One of these projects, JapanTourist (now Japan Travel) was created by volunteers. Lloyd’s relationship with the volunteers was very poor. Many staff left due to the shady transfer of the business. Others complained they were not getting any help. Few made money, despite promises. He now uses an immoral intern scheme that has resulted in mental distress to its participants due to lack of support in a foreign country. Due to the departure of key staff information is often out-of-date and full of errors.
Lloyd has no programming background and does not understand how to make quality software. The software Lloyd claims he spent over ¥50 million developing has less functionality that a $100 off-the-shelf WordPress template.
He has lied about Metropolis distribution numbers, and has instructed his staff to lie about his website readership, doubling its user numbers. A message from his lead engineer to one of the volunteers:
“I am not a sales person. Sales people lie to get customers. A-san (sales manager at Metropolis) would say Site PV (page views) for Nov: 470000 (our peak, which was in July). But here are the hard facts from an engineer: Site PV for Nov: 190000
On June 1, 2014, in his Terrie’s Take newsletter he claimed the site was getting 2.2 million page views from 250,000 users.
It is simply impossible that each user looks at almost 10 pages; industry standard is 2.5 – 3 pages per user. He claims a 25% rise in month-on-month user numbers but there has been no rise in the site’s Alexa ranking.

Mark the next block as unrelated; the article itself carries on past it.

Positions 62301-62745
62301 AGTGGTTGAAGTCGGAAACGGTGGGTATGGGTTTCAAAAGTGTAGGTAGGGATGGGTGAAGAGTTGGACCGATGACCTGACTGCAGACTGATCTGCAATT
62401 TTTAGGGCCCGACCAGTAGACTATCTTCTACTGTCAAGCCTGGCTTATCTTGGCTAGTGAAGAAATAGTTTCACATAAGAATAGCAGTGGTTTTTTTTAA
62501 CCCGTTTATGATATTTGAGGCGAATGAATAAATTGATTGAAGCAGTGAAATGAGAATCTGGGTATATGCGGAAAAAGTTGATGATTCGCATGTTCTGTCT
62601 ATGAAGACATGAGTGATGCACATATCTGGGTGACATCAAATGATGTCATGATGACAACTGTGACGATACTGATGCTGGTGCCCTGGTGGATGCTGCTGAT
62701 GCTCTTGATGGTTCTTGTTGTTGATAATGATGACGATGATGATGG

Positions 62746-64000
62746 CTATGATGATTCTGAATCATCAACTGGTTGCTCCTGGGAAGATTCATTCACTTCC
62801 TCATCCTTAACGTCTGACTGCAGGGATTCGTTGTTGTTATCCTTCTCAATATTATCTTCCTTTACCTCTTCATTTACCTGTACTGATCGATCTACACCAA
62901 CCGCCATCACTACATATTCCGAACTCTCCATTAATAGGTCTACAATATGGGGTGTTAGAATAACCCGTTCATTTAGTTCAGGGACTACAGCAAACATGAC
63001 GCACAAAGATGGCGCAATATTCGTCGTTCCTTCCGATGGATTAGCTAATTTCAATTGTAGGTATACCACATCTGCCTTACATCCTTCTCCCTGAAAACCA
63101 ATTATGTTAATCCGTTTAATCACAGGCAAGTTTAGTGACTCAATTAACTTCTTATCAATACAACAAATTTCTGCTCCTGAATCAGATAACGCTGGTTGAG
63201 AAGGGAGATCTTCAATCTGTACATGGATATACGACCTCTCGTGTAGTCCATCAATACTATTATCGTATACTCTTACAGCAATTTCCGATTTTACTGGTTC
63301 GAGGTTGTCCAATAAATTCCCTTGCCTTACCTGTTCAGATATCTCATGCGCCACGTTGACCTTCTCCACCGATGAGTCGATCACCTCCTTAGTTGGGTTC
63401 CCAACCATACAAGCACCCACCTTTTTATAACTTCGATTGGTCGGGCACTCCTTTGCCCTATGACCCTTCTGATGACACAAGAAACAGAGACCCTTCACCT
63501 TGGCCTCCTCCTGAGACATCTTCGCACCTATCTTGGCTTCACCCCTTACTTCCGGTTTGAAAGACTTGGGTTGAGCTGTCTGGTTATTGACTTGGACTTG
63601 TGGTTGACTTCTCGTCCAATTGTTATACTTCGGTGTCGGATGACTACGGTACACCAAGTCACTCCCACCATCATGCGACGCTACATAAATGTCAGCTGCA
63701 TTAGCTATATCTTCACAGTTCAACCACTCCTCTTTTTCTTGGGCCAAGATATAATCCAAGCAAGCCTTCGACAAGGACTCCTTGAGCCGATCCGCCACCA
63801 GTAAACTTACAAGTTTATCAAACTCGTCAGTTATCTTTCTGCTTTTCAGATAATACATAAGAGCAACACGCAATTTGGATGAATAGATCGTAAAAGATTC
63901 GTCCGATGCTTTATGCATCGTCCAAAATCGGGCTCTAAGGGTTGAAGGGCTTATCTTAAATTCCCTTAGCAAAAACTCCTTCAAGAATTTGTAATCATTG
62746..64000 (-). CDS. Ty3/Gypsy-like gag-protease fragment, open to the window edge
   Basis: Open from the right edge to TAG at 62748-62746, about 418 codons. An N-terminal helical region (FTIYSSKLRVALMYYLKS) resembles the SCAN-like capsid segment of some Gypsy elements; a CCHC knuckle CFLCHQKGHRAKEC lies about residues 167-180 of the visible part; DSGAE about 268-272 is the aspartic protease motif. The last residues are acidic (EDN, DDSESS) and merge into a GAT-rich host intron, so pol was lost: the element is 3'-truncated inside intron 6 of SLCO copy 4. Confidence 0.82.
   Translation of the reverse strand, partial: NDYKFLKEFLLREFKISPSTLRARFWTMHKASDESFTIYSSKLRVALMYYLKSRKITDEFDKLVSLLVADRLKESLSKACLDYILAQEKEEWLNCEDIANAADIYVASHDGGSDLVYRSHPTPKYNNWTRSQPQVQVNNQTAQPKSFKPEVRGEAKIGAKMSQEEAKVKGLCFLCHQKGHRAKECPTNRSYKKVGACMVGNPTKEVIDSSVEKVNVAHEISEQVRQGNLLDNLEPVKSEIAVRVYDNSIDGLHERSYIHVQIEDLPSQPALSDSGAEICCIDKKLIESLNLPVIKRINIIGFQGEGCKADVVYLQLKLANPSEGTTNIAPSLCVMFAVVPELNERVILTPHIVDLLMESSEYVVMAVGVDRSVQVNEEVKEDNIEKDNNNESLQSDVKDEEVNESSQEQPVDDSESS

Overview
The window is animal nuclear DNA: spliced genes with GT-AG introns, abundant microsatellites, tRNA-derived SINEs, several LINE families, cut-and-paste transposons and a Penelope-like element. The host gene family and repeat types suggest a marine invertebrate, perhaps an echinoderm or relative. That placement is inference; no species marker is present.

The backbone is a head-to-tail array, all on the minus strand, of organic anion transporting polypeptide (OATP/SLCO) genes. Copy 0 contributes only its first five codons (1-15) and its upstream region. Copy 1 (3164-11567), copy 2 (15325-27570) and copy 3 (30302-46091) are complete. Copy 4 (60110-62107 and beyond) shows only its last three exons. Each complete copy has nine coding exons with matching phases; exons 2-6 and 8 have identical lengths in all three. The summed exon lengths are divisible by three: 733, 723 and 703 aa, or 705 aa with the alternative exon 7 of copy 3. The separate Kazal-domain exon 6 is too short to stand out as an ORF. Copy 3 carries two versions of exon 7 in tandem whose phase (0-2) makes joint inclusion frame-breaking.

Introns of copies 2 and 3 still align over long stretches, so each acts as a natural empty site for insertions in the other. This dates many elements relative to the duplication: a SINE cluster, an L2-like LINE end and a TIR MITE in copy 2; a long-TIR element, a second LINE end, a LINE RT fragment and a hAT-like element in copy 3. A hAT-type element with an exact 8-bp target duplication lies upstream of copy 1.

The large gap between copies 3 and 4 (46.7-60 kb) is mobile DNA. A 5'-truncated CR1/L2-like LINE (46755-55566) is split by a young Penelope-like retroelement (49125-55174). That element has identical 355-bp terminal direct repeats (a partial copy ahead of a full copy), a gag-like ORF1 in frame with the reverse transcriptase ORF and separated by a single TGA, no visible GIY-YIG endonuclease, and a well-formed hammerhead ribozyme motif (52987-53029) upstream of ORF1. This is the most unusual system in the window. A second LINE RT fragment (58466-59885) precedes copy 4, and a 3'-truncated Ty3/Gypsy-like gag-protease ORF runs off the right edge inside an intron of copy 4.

Even if he did have those numbers, Japan Travel faces extreme competition not only from other foreign media in Japan, but more importantly from huge international sites. Do you really think that any overseas visitor is going to trust Japan Travel over Expedia or TimeOut? Among travel-related sites Japan Travel trails japan-guide.com by a huge margin. Advertisers know it’s a dud — the site has hardly any advertising. Lloyd can’t even get Metropolis advertisers to advertise. Deals with partners, like Sony, are only for giveaways. There is very little chance that Lloyd can expand the business in the future. Expansion into other languages splits the market. There is no money in hotel bookings. If he could be making money already he would be doing so and would not need any investment.
Because Lloyd did not pay us we have suffered five years of almost unbelievable financial hardship. We had to borrow hundreds of thousands of dollars from friends just to keep our U.S. business going. In the end, even though we begged Lloyd to make a settlement for less than 10% of the amount owed, he refused to pay us. Lloyd would not even release money to allow me go to my father’s funeral.
Lloyd’s stock answer is to say that because we have not taken legal action against him that we have no case. This is false. We have consulted with many lawyers and all of them have said we have a clear-cut case (we are happy to put you in contact with them, and many others who have been damaged by Lloyd). The only thing that had stopped us is the cost of legal action in Japan, which we could not afford because he impoverished us. However, we are now recovering financially and will soon be able to put significant resources into suing Lloyd and his enablers. We expect this to go on for many years, and we will win.
We can only advise you not to get involved with him. His promises are lies and, while he may appear charming and knowledgeable his businesses are weak , his abilities are poor, and his business practices are dishonest, cheap, and immoral.
We hope this will help you so you do not lose money and time. We are happy to provide more detail and documentation if necessary.
Mark & Mary Devlin